Representative Carl Gatto                                                                                                       
                                                                                                                                
COMMITTEE CALENDAR                                                                                                            
                                                                                                                                
HOUSE BILL NO. 42                                                                                                               
"An  Act   establishing  the  Legislative  Study   Group  on  the                                                               
Establishment   of  an   Immediate   Online  Political   Campaign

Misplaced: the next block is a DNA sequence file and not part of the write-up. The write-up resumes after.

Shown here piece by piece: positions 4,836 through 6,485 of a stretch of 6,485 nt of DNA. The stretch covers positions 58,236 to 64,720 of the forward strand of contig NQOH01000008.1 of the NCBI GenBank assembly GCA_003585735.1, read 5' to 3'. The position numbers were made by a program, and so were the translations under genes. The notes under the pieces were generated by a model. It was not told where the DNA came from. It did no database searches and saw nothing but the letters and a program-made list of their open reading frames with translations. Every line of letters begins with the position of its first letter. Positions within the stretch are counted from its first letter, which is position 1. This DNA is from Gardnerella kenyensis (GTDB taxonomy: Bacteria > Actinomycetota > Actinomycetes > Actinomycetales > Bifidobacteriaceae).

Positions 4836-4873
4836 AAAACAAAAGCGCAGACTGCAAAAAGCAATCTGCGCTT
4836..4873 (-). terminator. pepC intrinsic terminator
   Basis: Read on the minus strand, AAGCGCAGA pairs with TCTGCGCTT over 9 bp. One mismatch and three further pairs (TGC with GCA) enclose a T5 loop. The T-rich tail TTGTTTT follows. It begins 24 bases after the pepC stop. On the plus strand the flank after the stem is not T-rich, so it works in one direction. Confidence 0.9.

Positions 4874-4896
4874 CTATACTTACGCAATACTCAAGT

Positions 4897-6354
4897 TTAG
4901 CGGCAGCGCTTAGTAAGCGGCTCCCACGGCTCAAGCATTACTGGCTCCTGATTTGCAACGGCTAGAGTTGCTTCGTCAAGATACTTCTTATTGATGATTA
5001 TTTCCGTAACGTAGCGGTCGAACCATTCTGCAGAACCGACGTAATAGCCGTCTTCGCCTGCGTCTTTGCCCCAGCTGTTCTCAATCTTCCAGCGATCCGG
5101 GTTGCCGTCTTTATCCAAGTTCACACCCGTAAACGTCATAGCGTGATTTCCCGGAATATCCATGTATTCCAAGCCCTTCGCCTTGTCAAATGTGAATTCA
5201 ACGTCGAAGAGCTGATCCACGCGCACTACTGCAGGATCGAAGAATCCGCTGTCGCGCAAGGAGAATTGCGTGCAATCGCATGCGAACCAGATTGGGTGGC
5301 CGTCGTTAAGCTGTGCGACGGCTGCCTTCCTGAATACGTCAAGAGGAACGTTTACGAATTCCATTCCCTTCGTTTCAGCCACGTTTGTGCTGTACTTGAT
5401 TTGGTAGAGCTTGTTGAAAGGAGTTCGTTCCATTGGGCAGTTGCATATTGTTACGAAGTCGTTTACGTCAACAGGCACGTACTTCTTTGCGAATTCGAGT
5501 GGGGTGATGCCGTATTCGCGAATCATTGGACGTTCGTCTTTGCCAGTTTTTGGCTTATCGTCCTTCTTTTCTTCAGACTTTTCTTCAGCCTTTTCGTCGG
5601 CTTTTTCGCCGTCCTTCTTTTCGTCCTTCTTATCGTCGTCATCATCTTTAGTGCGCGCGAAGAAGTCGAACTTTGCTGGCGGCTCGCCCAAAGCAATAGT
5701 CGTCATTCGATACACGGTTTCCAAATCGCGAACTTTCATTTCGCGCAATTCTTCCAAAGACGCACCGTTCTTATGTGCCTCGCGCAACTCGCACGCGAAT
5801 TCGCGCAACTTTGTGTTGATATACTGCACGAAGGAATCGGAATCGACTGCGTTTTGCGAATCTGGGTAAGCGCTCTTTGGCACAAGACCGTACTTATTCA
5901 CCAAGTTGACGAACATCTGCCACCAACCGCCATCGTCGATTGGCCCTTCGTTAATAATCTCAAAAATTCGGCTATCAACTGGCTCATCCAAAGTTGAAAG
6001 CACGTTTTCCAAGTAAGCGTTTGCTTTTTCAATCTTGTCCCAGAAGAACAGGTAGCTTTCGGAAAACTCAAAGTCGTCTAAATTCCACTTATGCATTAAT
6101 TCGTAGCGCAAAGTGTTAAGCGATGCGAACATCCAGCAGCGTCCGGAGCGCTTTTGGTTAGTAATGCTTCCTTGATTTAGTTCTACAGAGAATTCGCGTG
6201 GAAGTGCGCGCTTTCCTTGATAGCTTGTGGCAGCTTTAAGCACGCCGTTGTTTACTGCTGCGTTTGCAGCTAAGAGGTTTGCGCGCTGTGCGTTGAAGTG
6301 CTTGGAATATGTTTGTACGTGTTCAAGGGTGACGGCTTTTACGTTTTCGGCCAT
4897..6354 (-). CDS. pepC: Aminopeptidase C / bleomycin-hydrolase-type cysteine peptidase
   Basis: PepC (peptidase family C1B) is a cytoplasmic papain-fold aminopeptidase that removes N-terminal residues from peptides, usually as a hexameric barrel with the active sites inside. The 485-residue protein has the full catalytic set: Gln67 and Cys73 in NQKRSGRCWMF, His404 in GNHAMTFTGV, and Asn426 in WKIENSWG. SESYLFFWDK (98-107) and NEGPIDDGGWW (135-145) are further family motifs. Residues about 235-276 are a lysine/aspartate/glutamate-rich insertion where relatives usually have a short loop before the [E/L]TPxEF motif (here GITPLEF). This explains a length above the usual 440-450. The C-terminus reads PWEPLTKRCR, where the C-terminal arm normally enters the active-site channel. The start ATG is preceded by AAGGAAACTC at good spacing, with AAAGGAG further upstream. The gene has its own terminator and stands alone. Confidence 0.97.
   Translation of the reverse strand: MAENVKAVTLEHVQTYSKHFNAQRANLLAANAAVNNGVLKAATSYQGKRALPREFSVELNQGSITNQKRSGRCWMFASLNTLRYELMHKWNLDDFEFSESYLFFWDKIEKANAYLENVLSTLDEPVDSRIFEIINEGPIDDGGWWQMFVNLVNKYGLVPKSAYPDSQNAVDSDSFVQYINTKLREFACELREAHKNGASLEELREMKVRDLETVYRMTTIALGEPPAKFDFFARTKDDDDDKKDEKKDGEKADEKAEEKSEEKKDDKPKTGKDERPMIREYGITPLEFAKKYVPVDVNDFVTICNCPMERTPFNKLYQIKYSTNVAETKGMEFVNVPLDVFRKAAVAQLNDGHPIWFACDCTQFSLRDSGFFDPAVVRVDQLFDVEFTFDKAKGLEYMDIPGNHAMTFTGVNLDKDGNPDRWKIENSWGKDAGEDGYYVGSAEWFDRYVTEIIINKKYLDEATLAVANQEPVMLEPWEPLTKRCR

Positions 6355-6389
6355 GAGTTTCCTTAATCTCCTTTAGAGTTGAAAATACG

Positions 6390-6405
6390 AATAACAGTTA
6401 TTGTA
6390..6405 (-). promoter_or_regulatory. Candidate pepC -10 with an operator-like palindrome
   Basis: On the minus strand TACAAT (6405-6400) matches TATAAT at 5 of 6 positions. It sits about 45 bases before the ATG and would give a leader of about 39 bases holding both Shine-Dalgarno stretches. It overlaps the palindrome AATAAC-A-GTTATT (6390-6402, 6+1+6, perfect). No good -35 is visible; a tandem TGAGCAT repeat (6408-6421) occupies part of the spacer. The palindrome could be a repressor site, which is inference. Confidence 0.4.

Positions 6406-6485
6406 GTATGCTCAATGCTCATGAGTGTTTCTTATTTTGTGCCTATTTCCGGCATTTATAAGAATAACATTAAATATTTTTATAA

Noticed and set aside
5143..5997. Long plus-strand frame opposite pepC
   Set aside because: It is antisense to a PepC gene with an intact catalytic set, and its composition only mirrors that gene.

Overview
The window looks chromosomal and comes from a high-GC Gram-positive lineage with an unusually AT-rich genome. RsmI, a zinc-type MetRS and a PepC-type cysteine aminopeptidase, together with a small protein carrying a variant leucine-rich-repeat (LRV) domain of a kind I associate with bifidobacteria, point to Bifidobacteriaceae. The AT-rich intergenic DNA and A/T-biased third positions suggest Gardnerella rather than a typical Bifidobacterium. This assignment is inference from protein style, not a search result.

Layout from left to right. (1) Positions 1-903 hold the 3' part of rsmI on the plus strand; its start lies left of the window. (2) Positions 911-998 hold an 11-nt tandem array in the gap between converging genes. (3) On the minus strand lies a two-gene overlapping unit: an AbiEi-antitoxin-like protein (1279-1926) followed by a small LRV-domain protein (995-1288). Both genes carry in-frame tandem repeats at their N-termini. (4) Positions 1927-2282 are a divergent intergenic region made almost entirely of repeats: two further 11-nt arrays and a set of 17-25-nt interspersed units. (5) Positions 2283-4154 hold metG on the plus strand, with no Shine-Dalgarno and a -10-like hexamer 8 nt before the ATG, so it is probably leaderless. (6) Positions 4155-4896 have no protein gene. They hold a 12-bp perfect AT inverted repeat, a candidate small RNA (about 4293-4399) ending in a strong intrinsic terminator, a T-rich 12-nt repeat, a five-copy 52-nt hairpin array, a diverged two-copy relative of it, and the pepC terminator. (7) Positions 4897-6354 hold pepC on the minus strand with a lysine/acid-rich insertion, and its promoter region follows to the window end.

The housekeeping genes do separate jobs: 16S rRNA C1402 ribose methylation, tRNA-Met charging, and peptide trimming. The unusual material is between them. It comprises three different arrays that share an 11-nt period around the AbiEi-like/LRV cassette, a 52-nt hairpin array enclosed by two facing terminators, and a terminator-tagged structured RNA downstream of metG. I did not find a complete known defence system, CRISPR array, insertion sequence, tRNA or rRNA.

Reporting  System; and  directing the  study group  to prepare  a                                                               
report on the possibility of  creating an immediate, online state                                                               
political campaign reporting system."                                                                                           
                                                                                                                                
     - HEARD AND HELD                                                                                                           
                                                                                                                                
PREVIOUS COMMITTEE ACTION                                                                                                     
                                                                                                                                
BILL: HB  42                                                                                                                  
SHORT TITLE: LEG STUDY GROUP:ONLINE CAMPAIGN REPORTING                                                                          
SPONSOR(s): REPRESENTATIVE(s) LYNN